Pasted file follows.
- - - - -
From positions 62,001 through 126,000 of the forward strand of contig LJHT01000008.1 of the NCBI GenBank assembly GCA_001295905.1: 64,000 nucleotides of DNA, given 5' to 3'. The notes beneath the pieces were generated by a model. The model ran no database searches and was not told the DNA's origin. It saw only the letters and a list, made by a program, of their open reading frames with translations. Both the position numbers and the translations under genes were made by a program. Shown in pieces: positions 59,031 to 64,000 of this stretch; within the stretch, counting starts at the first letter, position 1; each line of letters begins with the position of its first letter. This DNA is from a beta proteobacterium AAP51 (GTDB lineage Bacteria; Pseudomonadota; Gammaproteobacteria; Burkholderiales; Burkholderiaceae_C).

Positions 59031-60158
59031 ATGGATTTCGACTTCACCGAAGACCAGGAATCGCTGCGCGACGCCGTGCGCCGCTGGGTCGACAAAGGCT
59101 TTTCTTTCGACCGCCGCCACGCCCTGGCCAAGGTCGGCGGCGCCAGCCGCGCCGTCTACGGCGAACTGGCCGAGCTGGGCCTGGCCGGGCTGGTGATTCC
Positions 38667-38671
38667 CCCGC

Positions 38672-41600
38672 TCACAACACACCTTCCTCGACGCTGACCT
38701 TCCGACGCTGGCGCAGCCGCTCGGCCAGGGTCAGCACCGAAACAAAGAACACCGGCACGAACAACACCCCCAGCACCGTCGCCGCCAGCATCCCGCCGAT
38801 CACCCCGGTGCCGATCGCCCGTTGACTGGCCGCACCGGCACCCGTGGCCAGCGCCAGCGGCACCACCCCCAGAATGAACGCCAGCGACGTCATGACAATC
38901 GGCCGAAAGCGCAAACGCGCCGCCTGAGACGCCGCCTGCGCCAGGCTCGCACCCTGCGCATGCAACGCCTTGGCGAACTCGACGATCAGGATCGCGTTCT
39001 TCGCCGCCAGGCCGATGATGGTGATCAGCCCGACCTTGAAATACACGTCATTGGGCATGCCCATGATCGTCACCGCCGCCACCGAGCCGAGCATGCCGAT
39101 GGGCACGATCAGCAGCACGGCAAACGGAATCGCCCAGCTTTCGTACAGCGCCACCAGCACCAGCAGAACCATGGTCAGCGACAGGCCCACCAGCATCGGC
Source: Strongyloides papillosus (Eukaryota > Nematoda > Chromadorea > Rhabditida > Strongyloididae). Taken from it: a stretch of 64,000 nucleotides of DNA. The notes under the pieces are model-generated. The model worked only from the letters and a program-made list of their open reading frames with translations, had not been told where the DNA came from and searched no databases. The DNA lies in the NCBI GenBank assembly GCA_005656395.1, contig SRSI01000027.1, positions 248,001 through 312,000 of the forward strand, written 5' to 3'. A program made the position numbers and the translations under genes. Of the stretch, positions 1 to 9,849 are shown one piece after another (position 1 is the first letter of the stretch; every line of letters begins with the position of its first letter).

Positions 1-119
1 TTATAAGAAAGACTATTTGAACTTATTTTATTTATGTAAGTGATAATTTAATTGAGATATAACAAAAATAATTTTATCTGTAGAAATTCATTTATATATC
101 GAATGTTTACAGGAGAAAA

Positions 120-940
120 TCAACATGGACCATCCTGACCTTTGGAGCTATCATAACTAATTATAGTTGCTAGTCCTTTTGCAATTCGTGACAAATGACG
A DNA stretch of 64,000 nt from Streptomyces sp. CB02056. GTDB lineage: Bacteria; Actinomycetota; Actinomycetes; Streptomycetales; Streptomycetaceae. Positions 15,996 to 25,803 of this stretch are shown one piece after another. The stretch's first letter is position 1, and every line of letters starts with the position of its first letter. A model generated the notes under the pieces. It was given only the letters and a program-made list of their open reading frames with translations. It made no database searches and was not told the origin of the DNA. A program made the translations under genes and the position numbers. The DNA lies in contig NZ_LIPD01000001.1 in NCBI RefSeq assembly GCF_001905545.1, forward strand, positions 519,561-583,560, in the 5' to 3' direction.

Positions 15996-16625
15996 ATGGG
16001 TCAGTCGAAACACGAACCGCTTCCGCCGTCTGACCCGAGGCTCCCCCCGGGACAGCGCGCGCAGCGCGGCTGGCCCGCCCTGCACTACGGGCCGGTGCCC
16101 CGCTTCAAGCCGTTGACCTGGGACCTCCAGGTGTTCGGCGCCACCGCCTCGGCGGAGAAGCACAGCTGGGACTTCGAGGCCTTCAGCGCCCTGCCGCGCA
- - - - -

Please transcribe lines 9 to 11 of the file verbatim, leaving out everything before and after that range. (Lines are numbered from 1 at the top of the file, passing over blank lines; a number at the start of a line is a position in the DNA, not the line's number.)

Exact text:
38701 TCCGACGCTGGCGCAGCCGCTCGGCCAGGGTCAGCACCGAAACAAAGAACACCGGCACGAACAACACCCCCAGCACCGTCGCCGCCAGCATCCCGCCGAT
38801 CACCCCGGTGCCGATCGCCCGTTGACTGGCCGCACCGGCACCCGTGGCCAGCGCCAGCGGCACCACCCCCAGAATGAACGCCAGCGACGTCATGACAATC
38901 GGCCGAAAGCGCAAACGCGCCGCCTGAGACGCCGCCTGCGCCAGGCTCGCACCCTGCGCATGCAACGCCTTGGCGAACTCGACGATCAGGATCGCGTTCT